News /

GAMBLING OPERATORS PAID £19.6M IN FINES LAST YEAR

Gambling Operators Paid £19.6M In Fines Last Year

Viktor Vangelov | Published 28 Jun 2019, 1:50 p.m.

There were so many stories of companies getting fined for not working in accordance with the rules and regulations last year. Figures show that operators had to pay fines totalling £19.6 million, mainly for not upholding customers protection standards and not adhering to anti-money laundering regulations.

The UK Gambling Commission found that punters were permitted to gamble away large amounts of money in short periods of time, i.e. they were wagering more than what they can afford to lose, and operators, in those cases, did nothing to prevent that. Just go through our News section and you will see numerous reports on these issues.

For instance, earlier this month we reported on the £1.2 million fine for Gamesys for failing to stop gambling induced harm and breaching money laundering regulations. The Labour Party recently proposed the introduction of a new position – Gambling Ombudsman who would take on the role to tackle predatory practices and work closely with the Gambling Commission and the NHS to tackle problem gambling and issues that arise from it.

Gambling operators have been accused of not contributing, as many companies failed to meet the voluntary donations threshold which was set at 0.1% of their profit, with some operators donating only as little as £5 or £10, just so they could get their names onto the donations list. So, some of the largest operators proposed to increase the voluntary donation contribution to 1%, but the proposal received mixed reactions.

Daub Alderney Was Hit With A £7.1 Million Fine

We already mentioned that the total amount that UK operators were required to pay - £19.6m, but out of this amount, Daub Alderney was hit with almost 40% - £7.1 million. This operator runs a number of sites, including Kitty Bingo and Lucky Pants Bingo. Paddy Power Betfair is another industry giant that was hit with a serious fine - £2.2 million.

A representative of the UKGC stated all these examples of companies not intervening when their customers obviously spend beyond what they can afford to lose show that more should be done to deal with problem gambling.

The amount may seem significant, but it is actually only 0.13% of the total industry profit. The profit figure was a staggering £14.5 billion. If you want to put the 19.6 million figure in another perspective – it is just 1.6% of the total amount that gambling-related harm costs the country annually.

Good Practices Need To Be Promoted

The amount paid by the operators was divided - £13 million went straight to the treasury, whereas the rest was used as compensation for players and others. The amount last year was £18.4 million, whereas the year before companies only paid £1.7 million. Research has shown that most operators generate large fractions of their profits from a small proportion of players, which encouraged even more campaigners to call for stricter controls and rules regarding problem gambling.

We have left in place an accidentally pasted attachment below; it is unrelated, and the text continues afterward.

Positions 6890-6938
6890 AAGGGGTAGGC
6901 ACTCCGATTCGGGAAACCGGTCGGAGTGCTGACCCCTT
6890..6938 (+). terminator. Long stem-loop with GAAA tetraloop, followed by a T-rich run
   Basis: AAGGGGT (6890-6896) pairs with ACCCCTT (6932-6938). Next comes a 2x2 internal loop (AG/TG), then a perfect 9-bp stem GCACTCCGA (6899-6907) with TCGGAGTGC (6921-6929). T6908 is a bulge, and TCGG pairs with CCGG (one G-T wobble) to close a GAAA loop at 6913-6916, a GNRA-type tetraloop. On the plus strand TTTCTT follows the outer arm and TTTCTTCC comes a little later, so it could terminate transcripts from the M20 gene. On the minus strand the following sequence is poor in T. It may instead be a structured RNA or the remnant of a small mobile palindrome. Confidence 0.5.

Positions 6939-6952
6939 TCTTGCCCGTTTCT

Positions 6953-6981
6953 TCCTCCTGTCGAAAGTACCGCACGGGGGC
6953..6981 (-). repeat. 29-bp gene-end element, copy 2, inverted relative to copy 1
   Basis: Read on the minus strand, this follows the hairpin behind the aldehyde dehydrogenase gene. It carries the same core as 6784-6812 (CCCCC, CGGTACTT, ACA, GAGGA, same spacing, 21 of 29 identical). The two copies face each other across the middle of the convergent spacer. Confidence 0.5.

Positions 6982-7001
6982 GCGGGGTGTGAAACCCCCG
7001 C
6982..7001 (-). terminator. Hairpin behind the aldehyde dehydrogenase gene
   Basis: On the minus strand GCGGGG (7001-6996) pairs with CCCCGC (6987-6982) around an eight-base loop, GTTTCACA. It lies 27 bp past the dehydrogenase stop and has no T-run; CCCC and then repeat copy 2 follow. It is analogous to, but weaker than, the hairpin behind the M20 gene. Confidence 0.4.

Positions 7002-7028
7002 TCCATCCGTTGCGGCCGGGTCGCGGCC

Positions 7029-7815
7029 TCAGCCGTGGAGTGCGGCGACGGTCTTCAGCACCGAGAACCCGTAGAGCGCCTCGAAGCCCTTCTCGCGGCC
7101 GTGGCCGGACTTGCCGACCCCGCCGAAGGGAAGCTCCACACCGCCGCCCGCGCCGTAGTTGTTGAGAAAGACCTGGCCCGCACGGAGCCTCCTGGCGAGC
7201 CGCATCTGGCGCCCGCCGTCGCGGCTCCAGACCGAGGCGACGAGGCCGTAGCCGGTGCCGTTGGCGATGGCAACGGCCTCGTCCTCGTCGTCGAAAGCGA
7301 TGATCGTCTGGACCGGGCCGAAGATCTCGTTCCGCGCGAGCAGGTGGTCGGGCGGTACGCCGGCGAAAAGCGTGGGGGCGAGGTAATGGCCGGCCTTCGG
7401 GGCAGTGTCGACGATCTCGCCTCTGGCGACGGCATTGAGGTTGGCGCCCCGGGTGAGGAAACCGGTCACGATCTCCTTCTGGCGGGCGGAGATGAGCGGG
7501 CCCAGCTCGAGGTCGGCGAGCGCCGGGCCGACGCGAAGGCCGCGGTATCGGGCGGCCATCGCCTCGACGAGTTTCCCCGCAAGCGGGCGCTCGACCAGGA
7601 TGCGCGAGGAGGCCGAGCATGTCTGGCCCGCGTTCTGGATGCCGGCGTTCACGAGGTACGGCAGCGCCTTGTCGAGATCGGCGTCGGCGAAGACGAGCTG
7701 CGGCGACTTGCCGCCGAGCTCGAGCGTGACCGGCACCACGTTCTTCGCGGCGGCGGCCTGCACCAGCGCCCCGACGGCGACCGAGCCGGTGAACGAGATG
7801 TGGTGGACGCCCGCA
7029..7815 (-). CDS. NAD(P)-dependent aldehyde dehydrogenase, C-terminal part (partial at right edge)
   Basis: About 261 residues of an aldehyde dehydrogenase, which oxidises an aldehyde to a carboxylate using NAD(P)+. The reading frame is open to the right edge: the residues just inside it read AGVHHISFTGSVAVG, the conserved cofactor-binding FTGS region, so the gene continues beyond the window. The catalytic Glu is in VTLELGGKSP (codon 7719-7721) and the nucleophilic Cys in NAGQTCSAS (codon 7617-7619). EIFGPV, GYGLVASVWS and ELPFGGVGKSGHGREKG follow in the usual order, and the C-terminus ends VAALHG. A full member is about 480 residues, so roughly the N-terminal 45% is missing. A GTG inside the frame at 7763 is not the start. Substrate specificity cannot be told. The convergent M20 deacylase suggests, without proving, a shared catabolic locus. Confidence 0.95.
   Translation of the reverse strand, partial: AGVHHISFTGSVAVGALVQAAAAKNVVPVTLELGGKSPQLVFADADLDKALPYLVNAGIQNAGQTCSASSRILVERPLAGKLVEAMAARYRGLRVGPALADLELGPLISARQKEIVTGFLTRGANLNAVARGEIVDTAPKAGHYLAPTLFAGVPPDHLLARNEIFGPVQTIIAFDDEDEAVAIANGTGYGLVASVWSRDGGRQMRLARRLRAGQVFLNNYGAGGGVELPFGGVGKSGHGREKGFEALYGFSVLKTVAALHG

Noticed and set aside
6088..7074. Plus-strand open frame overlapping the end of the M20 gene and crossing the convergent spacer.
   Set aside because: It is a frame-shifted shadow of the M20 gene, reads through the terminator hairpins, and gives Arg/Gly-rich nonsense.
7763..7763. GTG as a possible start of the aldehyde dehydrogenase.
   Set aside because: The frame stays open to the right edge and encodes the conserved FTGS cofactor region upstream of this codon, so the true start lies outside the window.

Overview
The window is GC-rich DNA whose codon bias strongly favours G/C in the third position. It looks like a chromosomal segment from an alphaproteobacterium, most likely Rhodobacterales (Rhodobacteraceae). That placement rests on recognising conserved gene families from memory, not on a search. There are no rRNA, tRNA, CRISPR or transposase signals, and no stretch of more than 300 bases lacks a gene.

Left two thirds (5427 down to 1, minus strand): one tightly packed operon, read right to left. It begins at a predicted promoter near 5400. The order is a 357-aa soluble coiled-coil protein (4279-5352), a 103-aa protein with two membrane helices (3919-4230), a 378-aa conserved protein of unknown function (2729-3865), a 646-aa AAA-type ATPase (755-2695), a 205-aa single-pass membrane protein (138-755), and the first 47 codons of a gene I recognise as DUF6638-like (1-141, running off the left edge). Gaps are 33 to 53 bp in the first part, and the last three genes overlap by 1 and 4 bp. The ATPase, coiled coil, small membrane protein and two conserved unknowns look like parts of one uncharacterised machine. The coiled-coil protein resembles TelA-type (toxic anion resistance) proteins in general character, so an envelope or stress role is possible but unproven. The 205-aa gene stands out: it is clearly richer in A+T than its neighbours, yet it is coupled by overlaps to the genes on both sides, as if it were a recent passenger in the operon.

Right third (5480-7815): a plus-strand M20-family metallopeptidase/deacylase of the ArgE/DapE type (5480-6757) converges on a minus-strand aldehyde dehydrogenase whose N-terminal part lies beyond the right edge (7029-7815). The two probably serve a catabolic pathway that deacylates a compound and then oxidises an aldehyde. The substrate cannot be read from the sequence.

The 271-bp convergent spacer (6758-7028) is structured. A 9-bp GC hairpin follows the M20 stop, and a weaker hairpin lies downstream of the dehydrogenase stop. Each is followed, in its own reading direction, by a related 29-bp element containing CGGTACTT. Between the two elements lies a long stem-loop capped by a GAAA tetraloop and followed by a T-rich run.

There have been complaints that the self-exclusion system isn’t really working properly. More than 1.5 million people have excluded themselves and in more than 135,000 occasions they were still permitted to make a wager. Almost 1,800 players have complained about on the lack of enforcement of the self-exclusion scheme.

The Commission has conducted over 160 investigations into the conduct of multiple companies. The Commission has noted that there are improvements and good practices, but a lot needs to be done to ensure that these practices are further developed.

Michigan Step Closer To Sports Betting Legalisation

Michigan Step Closer To Sports Betting Legalisation

Many US states are aiming to legalise sports betting. Some have already done it and it seems that Michigan might be the next state to legalise sports betting. The effort to legalise sports betting has been halted in Ohio, but it will probably have to wait until next year.

New Hot Topic – Loot Boxes And Their Effect

New Hot Topic – Loot Boxes And Their Effect

The UK Parliament, i.e. the Digital, Culture, Media and Sport Committee discussed loot boxes and their status. It appears that lawmakers all agree that loot boxes are gambling and that the Government should take extra measures to ensure that children are protected.

Operators’ Representatives Drilled At Westminster

Operators’ Representatives Drilled At Westminster

Representatives of leading UK gambling and betting operators went to Westminster where they participated in an event organised by the All Party Parliamentary Group that deals with these issues. MPs were pushing for answers as operators were responsive and agreed with many of the points raised by participating MPs.

Universal Self-Exclusion Scheme To Be Approved By The UKGC

Universal Self-Exclusion Scheme To Be Approved By The UKGC

The UKGC is set to endorse Gamstop, a platform that will enable punters to exclude themselves from all betting and gambling sites registered to offer their services in the UK.

Paddy Power To Offer NFL DFS In The UK

Paddy Power To Offer NFL DFS In The UK

A new DFS NFL product to become available in the UK and Ireland, courtesy of Paddy Power. This is the first time of this operator to offer such a product in its homeland of Ireland and the UK.

The Effects Of A No Deal Brexit On Gambling

The Effects Of A No Deal Brexit On Gambling

In the event of a no deal Brexit which seems to be a very likely outcome, UK gambling operators will face serious challenges. Rank Group has already published that it has prepared a Brexit menu which doesn’t include foodstuffs that are imported from the continent.